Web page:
Arsenal Head Coach, Jonas Eidevall, addressed the media ahead of their FA Cup fixture against Manchester City. Sharing his frustrations on the Conti Cup, discussing the postponement of the London City Lionesses game and praising Manu Zinsberger, Jonas touched on some crucial parts of Arsenal's week. 

Arsenal will host Manchester City in a crucial FA Cup fixture with both sides holding the potential to lift the trophy. 

"Yeah, it's a big game against Manchester City. We really look forward to these sort of games. It's gonna be an exciting challenge." Jonas said. 

"We have happy memories and I think we’ve won all the games against Manchester City that I have taken part in at Meadow Park but they're always quite intense games, challenging games - apart from the first one that we won five-nill," he explained.

"I think the games have been decided on small margins and you need to work very hard as a collective to get those. We know and we understand that that's going to be the case this Sunday."

The Gunners suffered a shock 2-1 loss to West Ham - a side in the WSL relegation battle - last weekend. Despite the below par performance, Jonas remained positive ahead of a vital week.

"We had learnings from that game in things that we can control better, especially around the way that that we position when we have the ball and think the players’ response has been very, very good. I think we practise well," he explained.

"I would have really looked forward to see them against London City Lionesses to see how we have progressed since the West Ham game, but now we have to do it against Man City instead."

Due to a waterlogged pitch, Arsenal's midweek match against Championship side, London City Lionesses was postponed, hours before kick off. The rescheduling means that Arsenal player, Emily Fox will be unavailable for the rearranged match next week due to international commitments with the US in the Gold Cup. 

"It was frustrating, but I think it's an example and with the regulations around it and the format of it, I do think it's a tournament that other countries look at and you say that's not how we should run a tournament," Jonas said. 

"We switched our mindsets very quickly. It’s no point on dwelling on the past year so we changed the whole operation in 10 minutes time. We were able to go out and have a good training session here. We obviously have to respect the natural lights here because we don't have any flood lights to train under and making sure the players got nutrition after."

Eidevall was quick to praise the players and staff in adapting to the postponement. 

"I think given the circumstances, the players did a splendid job, the staff did a splendid job making sure that we turned that around and it really showed how far we have come as an organisation in order to be able to do so and still get something out of the day, which was not what we wanted, but it was something and that's much better than none."

The Continental Cup has been heavily criticised over the past few weeks by a number of managers due to the format, rules and circumstances affecting teams. Eidevall added to the conversation, heavily condemned some of the rules and formats of the competition.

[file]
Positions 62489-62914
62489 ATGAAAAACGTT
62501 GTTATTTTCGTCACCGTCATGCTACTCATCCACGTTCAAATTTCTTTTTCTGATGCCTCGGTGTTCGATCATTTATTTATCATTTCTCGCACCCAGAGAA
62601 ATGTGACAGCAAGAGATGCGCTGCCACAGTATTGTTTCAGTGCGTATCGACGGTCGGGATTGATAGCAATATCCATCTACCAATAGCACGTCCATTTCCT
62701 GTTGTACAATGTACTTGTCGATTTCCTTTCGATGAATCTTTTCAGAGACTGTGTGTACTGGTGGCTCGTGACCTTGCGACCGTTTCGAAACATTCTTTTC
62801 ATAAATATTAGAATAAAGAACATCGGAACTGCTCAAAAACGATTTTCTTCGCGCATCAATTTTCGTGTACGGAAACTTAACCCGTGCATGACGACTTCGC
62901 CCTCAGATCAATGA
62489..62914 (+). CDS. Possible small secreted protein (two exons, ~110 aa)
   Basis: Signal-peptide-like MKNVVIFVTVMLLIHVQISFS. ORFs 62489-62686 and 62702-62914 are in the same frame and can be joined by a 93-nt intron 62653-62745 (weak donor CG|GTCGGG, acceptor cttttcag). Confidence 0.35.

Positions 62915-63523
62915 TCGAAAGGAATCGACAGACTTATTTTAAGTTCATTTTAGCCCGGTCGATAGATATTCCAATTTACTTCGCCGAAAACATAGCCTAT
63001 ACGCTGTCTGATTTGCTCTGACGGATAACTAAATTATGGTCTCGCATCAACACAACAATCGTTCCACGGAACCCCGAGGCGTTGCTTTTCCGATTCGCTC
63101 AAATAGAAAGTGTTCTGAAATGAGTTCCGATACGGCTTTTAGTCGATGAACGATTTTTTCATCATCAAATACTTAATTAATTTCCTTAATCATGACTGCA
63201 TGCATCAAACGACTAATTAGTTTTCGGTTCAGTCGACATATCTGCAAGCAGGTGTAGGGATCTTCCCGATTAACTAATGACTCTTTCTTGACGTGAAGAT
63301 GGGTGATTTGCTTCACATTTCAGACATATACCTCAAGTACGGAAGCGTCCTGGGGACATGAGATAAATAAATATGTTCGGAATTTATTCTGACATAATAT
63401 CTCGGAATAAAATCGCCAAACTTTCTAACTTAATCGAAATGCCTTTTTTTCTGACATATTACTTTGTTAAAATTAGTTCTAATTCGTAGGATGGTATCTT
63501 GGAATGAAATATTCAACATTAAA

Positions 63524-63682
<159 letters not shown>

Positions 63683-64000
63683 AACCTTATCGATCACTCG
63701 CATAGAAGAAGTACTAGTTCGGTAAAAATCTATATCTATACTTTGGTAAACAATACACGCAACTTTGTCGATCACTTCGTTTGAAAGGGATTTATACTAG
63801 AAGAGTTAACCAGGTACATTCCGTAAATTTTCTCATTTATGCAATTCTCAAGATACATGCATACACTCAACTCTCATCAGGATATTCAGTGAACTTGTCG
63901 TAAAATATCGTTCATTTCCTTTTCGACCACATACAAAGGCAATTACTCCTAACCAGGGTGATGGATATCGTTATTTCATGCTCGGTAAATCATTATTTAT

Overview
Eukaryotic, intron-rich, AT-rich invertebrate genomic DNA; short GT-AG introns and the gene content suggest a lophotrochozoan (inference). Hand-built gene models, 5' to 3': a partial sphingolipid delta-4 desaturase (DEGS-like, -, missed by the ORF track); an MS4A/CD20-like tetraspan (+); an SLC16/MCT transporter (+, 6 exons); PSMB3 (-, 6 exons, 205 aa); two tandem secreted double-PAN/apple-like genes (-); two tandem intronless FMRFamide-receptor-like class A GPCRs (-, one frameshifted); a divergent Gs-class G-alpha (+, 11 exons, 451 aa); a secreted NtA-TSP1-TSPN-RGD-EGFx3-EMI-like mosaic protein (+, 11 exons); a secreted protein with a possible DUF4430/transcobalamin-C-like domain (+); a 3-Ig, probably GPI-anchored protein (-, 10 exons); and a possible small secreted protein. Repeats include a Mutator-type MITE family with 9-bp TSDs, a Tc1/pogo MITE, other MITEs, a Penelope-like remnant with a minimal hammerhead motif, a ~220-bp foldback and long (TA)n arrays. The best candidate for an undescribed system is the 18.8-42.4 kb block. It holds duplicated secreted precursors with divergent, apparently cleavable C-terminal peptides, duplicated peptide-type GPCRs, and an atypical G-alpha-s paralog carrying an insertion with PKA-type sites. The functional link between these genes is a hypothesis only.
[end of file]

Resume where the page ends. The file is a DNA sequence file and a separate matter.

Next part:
"I think how you use the suspensions between the league and the Conti Cup is an absolute joke," he said.

"How you can get a red card in the league or two yellow cards and you'd be suspended for a Conti Cup and you can come back and play in the next league game. I don't see how you how you mix two competitions, especially when not all teams in the league are a part of that competition."

Jonas recognised the wider issues with pitches and facilities within women's football but was particularly frustrated with the rules and guidance in the competition regarding inadequate pitches. 

"Then we have the pitches. That's maybe more of women's football problem than a Conti Cup problem, but still it affects us here," Eidevall explained.

"Now in the Conti Cup if you don't have a pitch that you can play on because we're playing these games very tight in comparison here with the FA Cup and the league - what is the plan if you can't play in your pitch? Do you have a reserve pitch that you can play on instead? Can we move the game to somewhere else?"

  • Manu Zinsberger criticism 

First choice goalkeeper signed a contract extension in January, despite an expected move in the summer. The 28-year-old Austrian international has come under scrutiny from her poor performance against West Ham however, Eidevall was quick to defend Zinsberger. 

"We work with athletes to try their very, very best in in every situation and we see it at all levels of the game, but sometimes mistakes happens," he explained.

"The worst thing I think you can do when those mistakes happens is to react in a way where it's not acceptable, because now what you create is a culture of fear, a fear of making mistakes and that's not at the football that we want to portray. We want to be a brave team. We want to be a team that take initiative".

"You have to have a culture of bravery and that means that mistakes is going to be a part of it. A person that never does anything will maybe never commit any clear mistakes, but it's probably the biggest mistake you do to be passive and not taking initiative."

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About the author
Polly Starkie
Multimedia Women's Sports Journalist & Broadcaster (Football & Cricket)